Aligning 2: Alastair MacLennan & Sandra Johnston

The Customs House, South Shields
26 June - 26 July 2015

Aligning 2 began with five-day collaborative performances based on drawing processes, developed by both artists working simultaneously in the Gallery from the 22 to 26 June. The performances evolved daily between 2pm-4pm, working from different rules, structures and materials, gradually focusing as an installation of residues that now remains exhibited until the end of the installation period.

The collaborative relationship between MacLennan and Johnston has evolved since 2009. To date they have produced several site-responsive performance artworks together for various contexts in Romania, Canada, Poland, USA, Italy, Ireland and the UK. An ongoing experimentation with drawing processes has underpinned the creative practices of both artists, sustaining their interests in acute observation from life and also more abstract concerns of contemplation, ritual, chance and variation.

Viewers were able to engage with the working processes as they emerged and were considered. During this, the total environment of the Gallery space was constantly subjected to change. The drawn traces have become a conduit for evidencing many aspects of the relationship between the two artists, synchronicity and divergence of the two bodies moving in space, sometimes in tandem, sometimes apart. These moments of connection and vitality within their shared concentration has also, by extension, facilitated a gentle reciprical connection between themselves and each person who came to observe, seeing ourself in the other and visa versa. The energy, inward / outward experienced, in the space / place by both artists, simultaneously, is what informs their (ongoing) drawing.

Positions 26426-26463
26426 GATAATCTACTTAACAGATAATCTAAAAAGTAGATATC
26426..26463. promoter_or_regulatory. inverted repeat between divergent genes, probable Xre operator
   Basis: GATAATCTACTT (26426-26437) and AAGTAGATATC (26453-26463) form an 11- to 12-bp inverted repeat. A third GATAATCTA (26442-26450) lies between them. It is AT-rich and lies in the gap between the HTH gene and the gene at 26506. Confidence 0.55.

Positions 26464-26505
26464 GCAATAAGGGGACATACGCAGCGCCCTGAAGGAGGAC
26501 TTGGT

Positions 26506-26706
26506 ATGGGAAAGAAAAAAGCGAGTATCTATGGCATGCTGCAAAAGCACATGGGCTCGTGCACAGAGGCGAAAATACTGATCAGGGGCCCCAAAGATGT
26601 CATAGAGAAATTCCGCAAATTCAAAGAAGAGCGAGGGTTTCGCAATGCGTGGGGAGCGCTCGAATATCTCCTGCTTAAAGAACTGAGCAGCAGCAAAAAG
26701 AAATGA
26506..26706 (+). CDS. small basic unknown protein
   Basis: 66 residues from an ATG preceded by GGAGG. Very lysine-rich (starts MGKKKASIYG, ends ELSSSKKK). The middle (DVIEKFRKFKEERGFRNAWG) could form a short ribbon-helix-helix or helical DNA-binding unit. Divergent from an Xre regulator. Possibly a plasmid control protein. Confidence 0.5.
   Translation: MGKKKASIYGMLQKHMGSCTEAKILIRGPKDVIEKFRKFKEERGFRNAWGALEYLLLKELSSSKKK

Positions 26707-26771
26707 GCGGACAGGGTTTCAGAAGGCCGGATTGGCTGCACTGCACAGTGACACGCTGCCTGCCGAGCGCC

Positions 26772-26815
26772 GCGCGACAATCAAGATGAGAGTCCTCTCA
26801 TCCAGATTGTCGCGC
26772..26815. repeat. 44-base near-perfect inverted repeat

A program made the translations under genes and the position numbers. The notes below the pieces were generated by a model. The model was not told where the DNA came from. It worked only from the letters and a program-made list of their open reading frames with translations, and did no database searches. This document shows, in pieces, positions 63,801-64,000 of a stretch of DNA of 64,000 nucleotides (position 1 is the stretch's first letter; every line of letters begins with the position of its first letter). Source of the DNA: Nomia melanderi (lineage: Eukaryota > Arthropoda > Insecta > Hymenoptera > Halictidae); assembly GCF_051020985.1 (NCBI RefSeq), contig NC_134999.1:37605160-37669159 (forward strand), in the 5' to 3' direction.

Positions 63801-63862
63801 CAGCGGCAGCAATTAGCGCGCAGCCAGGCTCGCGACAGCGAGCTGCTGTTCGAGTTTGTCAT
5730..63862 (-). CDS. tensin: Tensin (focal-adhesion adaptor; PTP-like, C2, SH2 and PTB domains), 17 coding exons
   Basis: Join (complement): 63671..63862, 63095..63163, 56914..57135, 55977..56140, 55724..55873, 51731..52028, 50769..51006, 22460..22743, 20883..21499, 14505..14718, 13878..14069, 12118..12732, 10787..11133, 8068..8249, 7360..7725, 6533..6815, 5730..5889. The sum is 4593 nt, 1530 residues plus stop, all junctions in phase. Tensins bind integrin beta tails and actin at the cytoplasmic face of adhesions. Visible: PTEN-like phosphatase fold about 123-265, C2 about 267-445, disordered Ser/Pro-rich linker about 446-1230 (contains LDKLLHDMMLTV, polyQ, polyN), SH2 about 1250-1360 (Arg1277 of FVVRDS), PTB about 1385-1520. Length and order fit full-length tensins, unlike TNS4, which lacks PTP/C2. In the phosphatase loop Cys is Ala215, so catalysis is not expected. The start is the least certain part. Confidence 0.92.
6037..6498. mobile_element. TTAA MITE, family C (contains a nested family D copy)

The week-long collaborative performance began with them arriving with a set of materials and objects that they wish to use in some way during the performances – materials which have a long history and have been ‘used’ by the artists in many performances at other venues across Europe and the US. However it is important to note that these materials were used in new, fresh and open ways. Some materials were generously donated by fellow artists in the NE – such as the fragments of shoes washed up on the shores of Holy Island (kindly lent by artist Sally Madge) and others collected from the locality in a bid to bring something of the place to the performances and final installation.

Both artists began their careers as painters and the final installation here has been arrived at by following some of the same processes involved in making a painting, where a mark laid down is either, left, removed, reworked or retraced until the artist is satisfied that the painting has reached a conclusion. In a similar way, the performances during the week began each day with a ‘recipe’ of possible actions the artists wanted to explore within the surface and three dimensional space of the gallery and in so doing some permanent traces were developed and then remained, whilst others were discarded or left in their original state.